4. 4. February 10, 2009 Conversely, if there is a decrease in the velocity of a stream of flow then the outward pressure increases. The flow from a HEPA filter encounters resistance from the stationary air at the boundary of the flow field. This resistance creates turbulence, reduces the velocity of the boundary layer, and creates a positive pressure toward the center of the flow of air in the clean air stream. The result is that the boundary layer becomes mixed with particles from the room air through turbulence and these diluted particles are then carried by the increase in pressure deeper into the clean air volume. This process continues as the clean air stream movers further and further from the source. At some distance, typically greater than the diagonal dimension of the filter face, this becomes a region of enhanced cleanliness. When the air flow from the filter face is no longer distinguishable the level of cleanliness approaches the average level for the room. Control of the clean air stream is essential to the control of the airborne particle exposure to the sensitive surface. But this is only one of the particle transport mechanisms operating in an indoor environment. Mechanical Transport of Particles One of the most obvious methods of transporting contaminants into a clean environment is by physically carrying in the contaminants on ones self or on other objects carried into the room. It is also responsible for the transfer of particles from one part of the cleanroom to another. This mechanism is the reason for the rigorous cleaning that items must go through to enter into a clean environment. Once objects are in the clean environment they can accumulate particles from surfaces and from the air and become recontaminated9,10. One classic example or recontamination is touching ones face with a sterile, gloved hand. Another is the accumulation of particles on surfaces away from the critical area which are then collected by tools, trays, or hands that come in contact with the surface and then return to the critical area. Continuous cleaning and personal discipline are the only ways to control the mechanical transport of contaminants. CONTROLLING THE AIRSTREAM As alluded to above, the only way to control airborne particles is to control the airstream. There are two aspects of clean air control. The first is absolute filtration of particles from the air and the second is the prevention of recontamination. Absolute filtration is a relative term dependent on the particle size of interest. HEPA and ULPA filters are very efficient for particle sizes down to fractions of a micrometer in diameter. These filters, provided they are leak free and well sealed at the edges, are a reliable source of high quality essentially particle free air. Leaks or seal failures can significantly degrade their performance11. Preventing, or more properly, controlling the recontamination of the air stream requires an understanding of how air volumes interact with one another as well as how they are influenced by the movement of objects within their volume. HEPA and ULPA Filtration HEPA filters used in cleanroom environments are generally rated for 99.99% efficiency at a particle diameter of 0.3 micrometers. ULPA filters are rated for 99.9995% efficiency at a particle diameter of 0.12 micrometers. MA2SI uses ULPA filters in most applications. This provides reliable clean and sterile air at the filter face provided the 4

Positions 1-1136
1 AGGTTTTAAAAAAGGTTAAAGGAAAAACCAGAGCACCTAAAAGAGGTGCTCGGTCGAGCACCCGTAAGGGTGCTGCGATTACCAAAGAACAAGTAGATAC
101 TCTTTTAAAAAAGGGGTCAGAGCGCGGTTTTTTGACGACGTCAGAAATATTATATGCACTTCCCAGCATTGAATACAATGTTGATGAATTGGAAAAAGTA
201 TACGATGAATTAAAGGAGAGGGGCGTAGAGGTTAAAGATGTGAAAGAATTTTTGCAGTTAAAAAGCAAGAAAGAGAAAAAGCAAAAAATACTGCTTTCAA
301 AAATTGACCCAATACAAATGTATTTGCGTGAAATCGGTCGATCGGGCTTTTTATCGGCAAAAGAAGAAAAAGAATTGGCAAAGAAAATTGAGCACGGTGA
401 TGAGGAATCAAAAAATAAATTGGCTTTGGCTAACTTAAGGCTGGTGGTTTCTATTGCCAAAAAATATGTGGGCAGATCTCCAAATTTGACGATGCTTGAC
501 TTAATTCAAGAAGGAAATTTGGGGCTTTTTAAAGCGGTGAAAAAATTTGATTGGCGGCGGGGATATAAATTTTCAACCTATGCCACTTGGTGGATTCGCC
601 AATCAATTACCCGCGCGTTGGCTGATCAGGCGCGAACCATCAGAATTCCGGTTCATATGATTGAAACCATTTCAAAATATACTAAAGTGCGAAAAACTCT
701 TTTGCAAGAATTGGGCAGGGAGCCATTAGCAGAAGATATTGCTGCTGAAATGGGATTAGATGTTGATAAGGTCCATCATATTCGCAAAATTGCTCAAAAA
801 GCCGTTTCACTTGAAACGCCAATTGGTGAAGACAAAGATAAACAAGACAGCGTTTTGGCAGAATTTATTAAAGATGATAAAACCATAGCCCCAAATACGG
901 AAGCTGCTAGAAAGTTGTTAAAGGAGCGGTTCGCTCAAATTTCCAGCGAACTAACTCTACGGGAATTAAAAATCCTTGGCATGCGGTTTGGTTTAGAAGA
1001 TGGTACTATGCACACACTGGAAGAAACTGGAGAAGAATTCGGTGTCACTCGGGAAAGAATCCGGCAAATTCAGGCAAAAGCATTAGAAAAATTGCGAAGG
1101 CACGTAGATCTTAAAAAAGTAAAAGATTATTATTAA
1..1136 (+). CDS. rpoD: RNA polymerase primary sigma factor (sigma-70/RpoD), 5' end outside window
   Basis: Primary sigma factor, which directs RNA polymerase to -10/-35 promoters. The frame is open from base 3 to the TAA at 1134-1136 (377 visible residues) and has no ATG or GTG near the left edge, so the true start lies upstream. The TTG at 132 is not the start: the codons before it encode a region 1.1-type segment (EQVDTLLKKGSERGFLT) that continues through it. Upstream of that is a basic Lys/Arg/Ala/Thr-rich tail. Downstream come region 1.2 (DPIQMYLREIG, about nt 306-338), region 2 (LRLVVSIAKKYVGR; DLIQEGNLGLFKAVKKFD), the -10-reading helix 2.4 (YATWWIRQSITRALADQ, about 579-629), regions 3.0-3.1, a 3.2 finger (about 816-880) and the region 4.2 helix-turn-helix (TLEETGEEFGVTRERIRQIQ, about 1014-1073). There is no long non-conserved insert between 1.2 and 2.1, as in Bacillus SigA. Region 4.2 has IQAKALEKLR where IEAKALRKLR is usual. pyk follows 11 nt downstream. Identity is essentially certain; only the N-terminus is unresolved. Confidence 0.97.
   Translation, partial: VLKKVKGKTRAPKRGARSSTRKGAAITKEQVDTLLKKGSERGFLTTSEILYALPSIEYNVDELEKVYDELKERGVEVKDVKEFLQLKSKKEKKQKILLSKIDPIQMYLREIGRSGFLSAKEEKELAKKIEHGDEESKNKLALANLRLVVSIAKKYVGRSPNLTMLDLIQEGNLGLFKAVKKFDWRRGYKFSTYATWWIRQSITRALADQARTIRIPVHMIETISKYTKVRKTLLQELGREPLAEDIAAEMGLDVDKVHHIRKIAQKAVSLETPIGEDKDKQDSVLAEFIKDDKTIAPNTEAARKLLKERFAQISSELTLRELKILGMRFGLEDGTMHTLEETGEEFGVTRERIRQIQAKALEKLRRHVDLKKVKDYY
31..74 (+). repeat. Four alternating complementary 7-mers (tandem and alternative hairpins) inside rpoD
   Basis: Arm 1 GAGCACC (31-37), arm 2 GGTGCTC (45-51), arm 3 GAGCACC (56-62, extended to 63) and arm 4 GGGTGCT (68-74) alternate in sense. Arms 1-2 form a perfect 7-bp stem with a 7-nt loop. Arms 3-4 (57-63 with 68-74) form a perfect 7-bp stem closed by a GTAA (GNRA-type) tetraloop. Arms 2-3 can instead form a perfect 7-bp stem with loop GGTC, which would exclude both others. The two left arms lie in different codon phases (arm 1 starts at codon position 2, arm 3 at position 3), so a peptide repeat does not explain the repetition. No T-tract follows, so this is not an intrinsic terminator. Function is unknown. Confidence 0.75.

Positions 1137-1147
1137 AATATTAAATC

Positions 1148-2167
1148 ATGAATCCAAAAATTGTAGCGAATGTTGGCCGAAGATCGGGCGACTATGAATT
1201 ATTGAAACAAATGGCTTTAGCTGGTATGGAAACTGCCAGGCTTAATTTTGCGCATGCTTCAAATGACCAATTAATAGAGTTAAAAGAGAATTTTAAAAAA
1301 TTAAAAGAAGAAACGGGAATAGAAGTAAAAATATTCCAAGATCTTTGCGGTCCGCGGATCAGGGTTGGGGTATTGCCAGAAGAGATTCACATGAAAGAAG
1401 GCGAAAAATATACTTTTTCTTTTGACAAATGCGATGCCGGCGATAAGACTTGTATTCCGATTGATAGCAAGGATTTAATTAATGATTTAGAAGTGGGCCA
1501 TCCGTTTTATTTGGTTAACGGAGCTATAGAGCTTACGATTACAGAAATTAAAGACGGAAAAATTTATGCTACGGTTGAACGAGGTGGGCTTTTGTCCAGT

5. 5. February 10, 2009 face of the filter starts clean. The efficiency of the filter can actually increase as the filter begins to accumulate particles from the air, but as this occurs the pressure drop across the filter begins to increase and the velocity of clean air at the filter face may decrease if the volume of air passing through the filter is allowed to decrease due to that backpressure. Prefilters help reduce the rate at which the backpressure builds and so extend the useful life of the ULPA filter. If the filters are not monitored and are replaced as needed, then the filter can form leaks that destroy the integrity of the filtration system11. Filter maintenance is the same for any air filtration system. Design and operational protocols are required to maintain the quality of the air created by the filters. Encroaching Air Volumes and Contaminants The environment in a cleanroom is often considered as a single air volume in which activities take place that compromise cleanliness. A more useful model is to consider the cleanroom as a number of interacting air volumes, each volume being characterized by its unique flow pattern and interaction with objects in the space. There are dozens of these volumes. One example is the boundary region between two adjacent filters. Each filter has a active area and a boundary represented by the edge of the filter and the edge-sealing device. A “dead air” boundary space results between the active filter face area of two filters. This boundary space can house a tunneling airflow that can and will draw particles from outside the filter face into the space between the two filters and periodically inject those particles into what is suppose to be a clean air flow (Figure #2). Figure #2: Tunneling of Particles Between Filters in a Down-Flow Cleanroom A heat source or other disturbance to the flow can inject particles into the region between rows of HEPA filters. If this area is flat and more than 2 centimeters wide a vortex can form that will carry these particles for many meters. The particles will gradually rain out onto other surfaces in the room. 5